That is both true and untrue about a 2nd core not helping with Flash being threaded or not. Yes if Flash is not threaded it will not see a speed boost from multiple cores directly from that. However... currently all CPU based tasks share the one core meaning the HDUI, Flash runtime it runs on, network, storage IO, OS functions, SQL storage/querying, and everything else going on that requires the main CPU. Lets say at most those functions require 25% of the CPU ignoring the HDUI portion (as Flash is a CPU beast) that means you at most have 75% of the CPU left for the HDUI but we know it wants more as it's running so freakin slow under demand. Under load you could easily demand more than 25% of 1 CPU just in network requests, SQL querying, memory interfacing, & drive IO requests which this CPU contention then results in someone sacrificing for another to run but they all still need to run to complete the one task, showing you data. When you have multiple cores you can lock the Flash's runtime to have an affinity for a single core forcing it to always run on one core eliminating and issues that might arise from the OS attempting to move it across CPUs in essence giving it its own 100% of a single CPU. You also then allow all those other tasks that were fighting with Flash to run on the other CPU and when Flash isn't slaughtering the one it has affinity to the system can thread its resources across both CPUs speeding them up as well. This then allows the drive IO, memory IO, network IO, and SQL data to be done as needed and not stalled when Flash is gobbling CPU cycles.
The same with memory too. If there is enough data to load into RAM then there will be a benefit. On a 512 MB system only about 256 MB of it is for the OS runtime which is then shared by the OS, Flash, SQL, IO cache, networking, etc. The largest data consumer of those will be the SQL database wanting to reside in memory. It stores the guide data, thumbs data, recorded show data, scheduled recordings data, upcoming shows data, etc. If all of that data on a well soaked TiVo exceeds even just 50 MB it could likely not completely be loaded into memory, let alone cached queries of frequently used data. If the entire SQL database could be loaded into memory this would drastically reduce data loads from it as well increasing HDUI responsiveness.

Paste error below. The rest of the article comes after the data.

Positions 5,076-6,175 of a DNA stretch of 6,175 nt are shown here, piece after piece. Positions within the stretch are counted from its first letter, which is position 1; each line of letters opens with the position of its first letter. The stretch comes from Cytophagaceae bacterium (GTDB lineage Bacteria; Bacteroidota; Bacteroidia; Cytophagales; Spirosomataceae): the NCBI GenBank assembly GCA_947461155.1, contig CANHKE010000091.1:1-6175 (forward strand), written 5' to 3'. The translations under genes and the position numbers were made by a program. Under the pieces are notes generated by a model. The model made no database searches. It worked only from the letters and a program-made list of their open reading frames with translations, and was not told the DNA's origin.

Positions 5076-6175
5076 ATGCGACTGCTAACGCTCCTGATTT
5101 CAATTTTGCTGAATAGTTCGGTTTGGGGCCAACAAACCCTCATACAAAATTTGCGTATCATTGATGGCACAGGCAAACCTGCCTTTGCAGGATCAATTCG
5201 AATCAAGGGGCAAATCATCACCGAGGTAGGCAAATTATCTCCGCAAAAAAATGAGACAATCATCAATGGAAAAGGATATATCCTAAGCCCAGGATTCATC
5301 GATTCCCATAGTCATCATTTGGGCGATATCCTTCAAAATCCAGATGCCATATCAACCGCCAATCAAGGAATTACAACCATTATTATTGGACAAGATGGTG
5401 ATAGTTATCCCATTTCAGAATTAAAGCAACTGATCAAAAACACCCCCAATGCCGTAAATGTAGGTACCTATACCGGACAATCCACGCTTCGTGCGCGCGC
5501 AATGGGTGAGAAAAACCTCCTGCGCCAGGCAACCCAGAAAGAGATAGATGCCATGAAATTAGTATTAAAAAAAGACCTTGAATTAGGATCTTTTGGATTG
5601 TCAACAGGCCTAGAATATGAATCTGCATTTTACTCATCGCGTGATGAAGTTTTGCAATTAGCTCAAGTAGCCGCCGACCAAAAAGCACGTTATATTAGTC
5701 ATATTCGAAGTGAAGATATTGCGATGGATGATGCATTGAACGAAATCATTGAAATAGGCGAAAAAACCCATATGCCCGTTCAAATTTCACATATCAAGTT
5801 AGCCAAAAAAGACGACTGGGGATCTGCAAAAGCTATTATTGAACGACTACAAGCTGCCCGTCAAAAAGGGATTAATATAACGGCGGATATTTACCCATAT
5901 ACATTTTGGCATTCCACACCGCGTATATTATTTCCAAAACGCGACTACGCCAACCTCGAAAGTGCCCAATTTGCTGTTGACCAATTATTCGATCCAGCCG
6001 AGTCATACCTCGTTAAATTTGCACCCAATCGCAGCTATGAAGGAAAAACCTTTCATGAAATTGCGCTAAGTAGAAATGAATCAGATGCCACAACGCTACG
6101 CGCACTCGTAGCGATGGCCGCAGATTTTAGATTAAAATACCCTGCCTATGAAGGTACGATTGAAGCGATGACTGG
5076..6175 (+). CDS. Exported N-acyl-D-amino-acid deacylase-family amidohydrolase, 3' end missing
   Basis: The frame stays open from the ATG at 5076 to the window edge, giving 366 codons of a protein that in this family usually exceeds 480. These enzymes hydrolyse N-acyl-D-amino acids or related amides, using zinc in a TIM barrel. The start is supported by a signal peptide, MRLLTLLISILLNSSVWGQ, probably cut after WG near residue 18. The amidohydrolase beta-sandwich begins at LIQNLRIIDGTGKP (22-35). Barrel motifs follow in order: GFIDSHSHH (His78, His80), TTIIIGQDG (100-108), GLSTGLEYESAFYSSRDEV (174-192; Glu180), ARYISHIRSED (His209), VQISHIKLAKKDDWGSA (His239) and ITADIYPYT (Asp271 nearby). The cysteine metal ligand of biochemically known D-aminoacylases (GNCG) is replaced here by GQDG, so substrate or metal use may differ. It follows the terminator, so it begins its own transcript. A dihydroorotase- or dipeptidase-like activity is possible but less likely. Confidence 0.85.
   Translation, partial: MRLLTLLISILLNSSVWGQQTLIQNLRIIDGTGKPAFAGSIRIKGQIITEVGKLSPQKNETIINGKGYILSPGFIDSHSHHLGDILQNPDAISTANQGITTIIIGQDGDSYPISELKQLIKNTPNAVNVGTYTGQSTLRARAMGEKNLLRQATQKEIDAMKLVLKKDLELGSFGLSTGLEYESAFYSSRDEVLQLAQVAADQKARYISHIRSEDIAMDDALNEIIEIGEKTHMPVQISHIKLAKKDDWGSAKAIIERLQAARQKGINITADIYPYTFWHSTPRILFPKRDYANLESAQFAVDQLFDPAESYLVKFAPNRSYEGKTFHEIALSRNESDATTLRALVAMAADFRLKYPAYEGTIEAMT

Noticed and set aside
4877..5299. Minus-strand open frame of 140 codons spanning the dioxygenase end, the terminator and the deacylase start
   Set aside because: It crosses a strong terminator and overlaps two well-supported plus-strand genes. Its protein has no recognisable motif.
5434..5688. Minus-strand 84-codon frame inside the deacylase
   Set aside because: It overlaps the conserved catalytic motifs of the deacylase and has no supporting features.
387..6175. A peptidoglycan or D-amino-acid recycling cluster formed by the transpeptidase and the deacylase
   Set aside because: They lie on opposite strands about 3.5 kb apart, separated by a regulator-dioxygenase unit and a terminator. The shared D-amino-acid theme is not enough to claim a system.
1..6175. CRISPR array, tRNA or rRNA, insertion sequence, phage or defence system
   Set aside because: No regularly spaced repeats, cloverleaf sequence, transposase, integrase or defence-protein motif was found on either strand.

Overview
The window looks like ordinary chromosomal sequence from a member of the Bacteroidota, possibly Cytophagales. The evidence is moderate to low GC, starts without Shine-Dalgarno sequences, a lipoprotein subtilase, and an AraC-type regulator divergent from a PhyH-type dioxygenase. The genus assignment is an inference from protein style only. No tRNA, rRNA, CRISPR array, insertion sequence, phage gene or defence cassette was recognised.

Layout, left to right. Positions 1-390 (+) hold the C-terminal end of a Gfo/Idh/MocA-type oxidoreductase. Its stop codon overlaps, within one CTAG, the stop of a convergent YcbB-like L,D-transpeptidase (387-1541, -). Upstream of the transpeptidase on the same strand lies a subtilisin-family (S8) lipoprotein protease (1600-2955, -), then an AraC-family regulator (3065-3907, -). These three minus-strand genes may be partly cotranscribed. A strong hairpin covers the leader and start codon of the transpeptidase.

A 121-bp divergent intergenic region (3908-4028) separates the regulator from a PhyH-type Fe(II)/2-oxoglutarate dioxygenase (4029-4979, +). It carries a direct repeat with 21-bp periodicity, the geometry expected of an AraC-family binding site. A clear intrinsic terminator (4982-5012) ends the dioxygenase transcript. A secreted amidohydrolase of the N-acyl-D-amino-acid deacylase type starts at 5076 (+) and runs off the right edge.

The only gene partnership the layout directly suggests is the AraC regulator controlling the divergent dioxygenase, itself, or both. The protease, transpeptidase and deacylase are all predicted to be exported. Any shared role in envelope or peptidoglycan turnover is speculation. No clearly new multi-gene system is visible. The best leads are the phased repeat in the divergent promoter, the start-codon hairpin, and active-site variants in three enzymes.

I've done a lot of phone and embedded system development over the years so low power CPUs with limited RAM are not a new design concept I've had to deal with in terms of performance tuning.
The hope would be that, even if Flash is not multithreaded, it could made to run alone on one processor while everything else is run on the other one. As brentil says, that could be a big improvement.
Sometimes (usually?) caching can be added to I/O routines in a way that is transparent to the high-level code (Flash in this case). I/O caching benefits greatly from having lots of RAM, of course. This assumes that Flash is written intelligently enough to use standard I/O routines (for Internet I/O in this case).
I don't disagree with anything you said (plus I already knew that stuff... it is also along the lines of what I do for a living). But I would be surprised if non-UI tasks ever approached 25%, unless it was performing indexing at the time (like from a recent guide download) or resolving programming conflicts for setting up a new recording. Of course, I am just speculating based on past experience with no hard data at all. (Boy would I love to see a "top" screen while the TiVo is under different loads).
But even *if* non UI load were high as 25%, which I still think is too high, then the overall MAXIMUM boost to a single-threaded HDUI would only be 25%. Again, I think ANY improvement in speed is a great thing, but 25% "ain't doing jack" for the HDUI, which in my view is at least 400% too slow in most tasks. I really think it needs a radical re-design.... or, they would have to throw SERIOUS hardware improvements at it (which I think would be a waste, and also irritating, because it would not address the millions of Premieres already out there right now).
wait a second...am I reading here that the hardware/software improvements I was told were "just a few weeks away" when I bought my original Tivo Premiere unit are now NEVER being implemented in the orignal Premiere, but are instead being implemented in something called the "Elite"? Can I send my "promisary" Premiere in for FREE updates?
if this is true, what a farce
+1 That is the kind of negativity I'm used to on TCF!
TiVo Premiere will get the upgrade to 14.9 as soon as the Elite "public beta" is complete.
If the changes do not appear on the Premiere in a timely manner, then I think Premiere owners should call for a recall of the faulty product.
Pure speculation? Or do you have information we do not?
I believe if the TiVo HD GUI did not rely so heavily on an internet connection for basic functionality, speed should be as fast as SD. As it stands now, it waits so long for icons and programming information to download, which is why it takes so long to load.
One of the TiVo reps informed a customer who called in about their Elite that the 14.9 software was scheduled for non-Elite devices by the end of the month. Which is not too surprising as it is supposed to enable the streaming features between S4 devices.